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Daly & Jones – February 2021

Gard Jones and Tony Daly traded art and words. Gard shared this piece, titled “Extension,” with Tony:

In response, Tony wrote this poem:


tied to images of the past 
like a boulder of emotion 
weighing down every thought
tarnishing every deed
blinded and deafened by self-restraints
blocking the here and now
leaving reaction as exaggerated panic
constant fight or flight 

unable to dive inside self-psyche
opaque wall of compressed sediment
brittle wartime defense
rough against gentle touch 
of home-front skin

neck cracks against restraint
cervical spine compressed by misdeeds 
by severed shadows of compatriots 
by better-halves stripped away
struck by blades of remembered terror 
slicing weak points 
between armor and bone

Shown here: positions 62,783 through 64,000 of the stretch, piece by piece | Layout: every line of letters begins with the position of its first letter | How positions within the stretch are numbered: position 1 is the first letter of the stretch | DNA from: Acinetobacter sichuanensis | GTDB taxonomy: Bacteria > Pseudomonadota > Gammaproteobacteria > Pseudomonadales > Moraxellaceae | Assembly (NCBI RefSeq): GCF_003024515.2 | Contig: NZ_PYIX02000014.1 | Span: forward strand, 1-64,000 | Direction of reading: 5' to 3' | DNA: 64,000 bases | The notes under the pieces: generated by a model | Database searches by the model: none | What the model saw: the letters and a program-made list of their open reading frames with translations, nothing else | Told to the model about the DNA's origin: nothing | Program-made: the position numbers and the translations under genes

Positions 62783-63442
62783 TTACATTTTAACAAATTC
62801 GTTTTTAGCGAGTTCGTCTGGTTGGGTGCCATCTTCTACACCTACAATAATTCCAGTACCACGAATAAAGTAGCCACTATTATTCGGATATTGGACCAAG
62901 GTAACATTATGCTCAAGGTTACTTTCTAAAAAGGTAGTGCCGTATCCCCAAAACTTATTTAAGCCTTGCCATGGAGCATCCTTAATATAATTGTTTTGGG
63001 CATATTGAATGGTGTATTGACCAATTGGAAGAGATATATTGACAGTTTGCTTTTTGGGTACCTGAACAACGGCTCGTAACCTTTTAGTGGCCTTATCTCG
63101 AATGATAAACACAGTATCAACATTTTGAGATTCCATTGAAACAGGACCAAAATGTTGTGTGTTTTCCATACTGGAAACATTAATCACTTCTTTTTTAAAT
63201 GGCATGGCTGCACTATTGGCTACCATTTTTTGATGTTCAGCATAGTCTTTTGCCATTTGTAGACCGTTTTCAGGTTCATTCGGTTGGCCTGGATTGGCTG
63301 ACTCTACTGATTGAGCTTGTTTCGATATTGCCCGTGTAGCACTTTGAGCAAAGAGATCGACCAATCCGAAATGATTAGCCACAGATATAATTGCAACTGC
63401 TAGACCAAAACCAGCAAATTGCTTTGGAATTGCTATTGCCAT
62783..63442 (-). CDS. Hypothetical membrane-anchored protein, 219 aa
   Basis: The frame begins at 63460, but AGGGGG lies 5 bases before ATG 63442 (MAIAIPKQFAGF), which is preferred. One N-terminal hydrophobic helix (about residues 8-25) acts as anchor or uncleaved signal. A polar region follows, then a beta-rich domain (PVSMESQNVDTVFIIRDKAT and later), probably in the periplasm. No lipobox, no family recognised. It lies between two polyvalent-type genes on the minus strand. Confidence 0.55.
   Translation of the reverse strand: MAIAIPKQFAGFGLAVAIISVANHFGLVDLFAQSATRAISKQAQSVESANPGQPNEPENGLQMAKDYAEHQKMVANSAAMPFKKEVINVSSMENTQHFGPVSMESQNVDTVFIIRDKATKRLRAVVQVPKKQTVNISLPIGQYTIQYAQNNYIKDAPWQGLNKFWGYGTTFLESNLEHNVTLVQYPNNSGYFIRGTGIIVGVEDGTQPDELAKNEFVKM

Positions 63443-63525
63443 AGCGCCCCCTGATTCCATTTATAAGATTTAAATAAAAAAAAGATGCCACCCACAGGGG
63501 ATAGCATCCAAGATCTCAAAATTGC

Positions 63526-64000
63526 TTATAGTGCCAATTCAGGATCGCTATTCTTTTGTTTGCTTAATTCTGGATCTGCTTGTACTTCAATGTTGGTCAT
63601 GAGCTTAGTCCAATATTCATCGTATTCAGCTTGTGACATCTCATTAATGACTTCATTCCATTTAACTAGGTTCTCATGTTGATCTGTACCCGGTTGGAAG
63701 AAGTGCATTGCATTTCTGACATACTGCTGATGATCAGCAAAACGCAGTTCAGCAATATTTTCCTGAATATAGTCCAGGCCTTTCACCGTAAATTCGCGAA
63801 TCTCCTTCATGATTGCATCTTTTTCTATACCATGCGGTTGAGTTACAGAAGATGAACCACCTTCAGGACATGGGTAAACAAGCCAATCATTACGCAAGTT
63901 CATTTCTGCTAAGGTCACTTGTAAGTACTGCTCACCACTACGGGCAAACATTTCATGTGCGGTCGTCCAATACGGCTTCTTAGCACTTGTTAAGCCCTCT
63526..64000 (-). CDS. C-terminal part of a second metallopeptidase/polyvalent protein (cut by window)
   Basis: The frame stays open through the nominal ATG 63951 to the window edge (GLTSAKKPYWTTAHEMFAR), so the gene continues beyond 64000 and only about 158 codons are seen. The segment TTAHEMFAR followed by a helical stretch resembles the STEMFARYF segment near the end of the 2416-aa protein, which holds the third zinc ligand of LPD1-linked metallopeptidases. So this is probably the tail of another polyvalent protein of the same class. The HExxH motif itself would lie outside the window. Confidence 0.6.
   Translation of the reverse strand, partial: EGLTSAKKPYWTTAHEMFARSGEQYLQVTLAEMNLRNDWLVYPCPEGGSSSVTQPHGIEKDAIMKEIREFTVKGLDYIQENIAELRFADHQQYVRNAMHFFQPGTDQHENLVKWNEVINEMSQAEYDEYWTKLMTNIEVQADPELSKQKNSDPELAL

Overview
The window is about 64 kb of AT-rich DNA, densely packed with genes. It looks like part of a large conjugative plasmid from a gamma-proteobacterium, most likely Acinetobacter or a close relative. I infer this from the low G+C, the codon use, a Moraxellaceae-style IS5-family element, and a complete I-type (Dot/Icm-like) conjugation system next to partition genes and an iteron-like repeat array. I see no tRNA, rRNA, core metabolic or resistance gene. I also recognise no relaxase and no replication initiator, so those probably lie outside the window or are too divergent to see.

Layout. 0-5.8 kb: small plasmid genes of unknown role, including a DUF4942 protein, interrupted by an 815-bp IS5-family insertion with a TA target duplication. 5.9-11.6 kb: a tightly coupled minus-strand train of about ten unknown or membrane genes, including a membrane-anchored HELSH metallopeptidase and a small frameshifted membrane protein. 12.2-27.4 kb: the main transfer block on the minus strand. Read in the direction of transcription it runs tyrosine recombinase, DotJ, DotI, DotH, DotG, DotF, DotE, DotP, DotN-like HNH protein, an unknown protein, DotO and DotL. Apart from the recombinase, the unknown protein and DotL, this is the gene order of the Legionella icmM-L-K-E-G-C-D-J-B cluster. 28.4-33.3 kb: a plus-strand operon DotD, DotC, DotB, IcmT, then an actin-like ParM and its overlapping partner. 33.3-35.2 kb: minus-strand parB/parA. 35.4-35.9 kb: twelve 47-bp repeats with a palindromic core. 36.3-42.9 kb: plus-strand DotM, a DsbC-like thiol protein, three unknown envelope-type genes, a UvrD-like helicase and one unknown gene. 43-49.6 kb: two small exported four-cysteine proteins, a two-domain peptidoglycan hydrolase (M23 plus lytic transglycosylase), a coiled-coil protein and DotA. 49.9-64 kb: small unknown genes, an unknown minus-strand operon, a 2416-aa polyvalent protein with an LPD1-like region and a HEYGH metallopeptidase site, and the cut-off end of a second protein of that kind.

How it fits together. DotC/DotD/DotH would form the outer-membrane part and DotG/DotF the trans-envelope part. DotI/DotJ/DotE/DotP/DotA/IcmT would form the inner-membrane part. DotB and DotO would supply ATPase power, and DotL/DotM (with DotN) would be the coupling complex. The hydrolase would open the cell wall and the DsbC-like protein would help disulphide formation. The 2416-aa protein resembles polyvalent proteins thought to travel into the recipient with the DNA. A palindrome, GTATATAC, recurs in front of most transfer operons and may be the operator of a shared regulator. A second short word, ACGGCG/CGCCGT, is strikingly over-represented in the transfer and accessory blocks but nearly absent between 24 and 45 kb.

screaming into the void 
radiating resistance 
crying for help
straining against binding twine
a disconnected extension of self 
swallowed and sunk 
tethered eternally to loss
eternally to trauma 
locked inside a limestone cage  

* * * * *

Tony shared this poem with Gard:

Losing Balance

We all walk a razor’s edge of Pride:
to the right – despair, regret, fear
stalking a pit where light refuses to tread
waiting with talons, claws, teeth
to sever emotion from corporeal form;
to the left – overconfidence boldly strides,
holding poison tipped blades,
anticipating the thrusts and slices
of battle eternally tipped in his favor.

Balance is the key,
finding one’s center,
which has eluded most.
We wobble side to side,
falling to fight inner demons,
clawing our way out
only to fall again,
feeling the bite of infected steel,
scrambling out once again,
tending to our scars
as we balance precariously,
not moving, not progressing,
of our own free will.

Then choosing again which path to take:
some forever fall to the numbing darkness,
some choose the ecstasy of self inflicted scars,
some seek balance, repeating the process infinitely,
falling and rising, beating the darkness back,
falling and rising, evading the poisonous blades,
falling and rising, with strength they never knew they had.

In response, Gard made this image, titled “Styx & Stone”: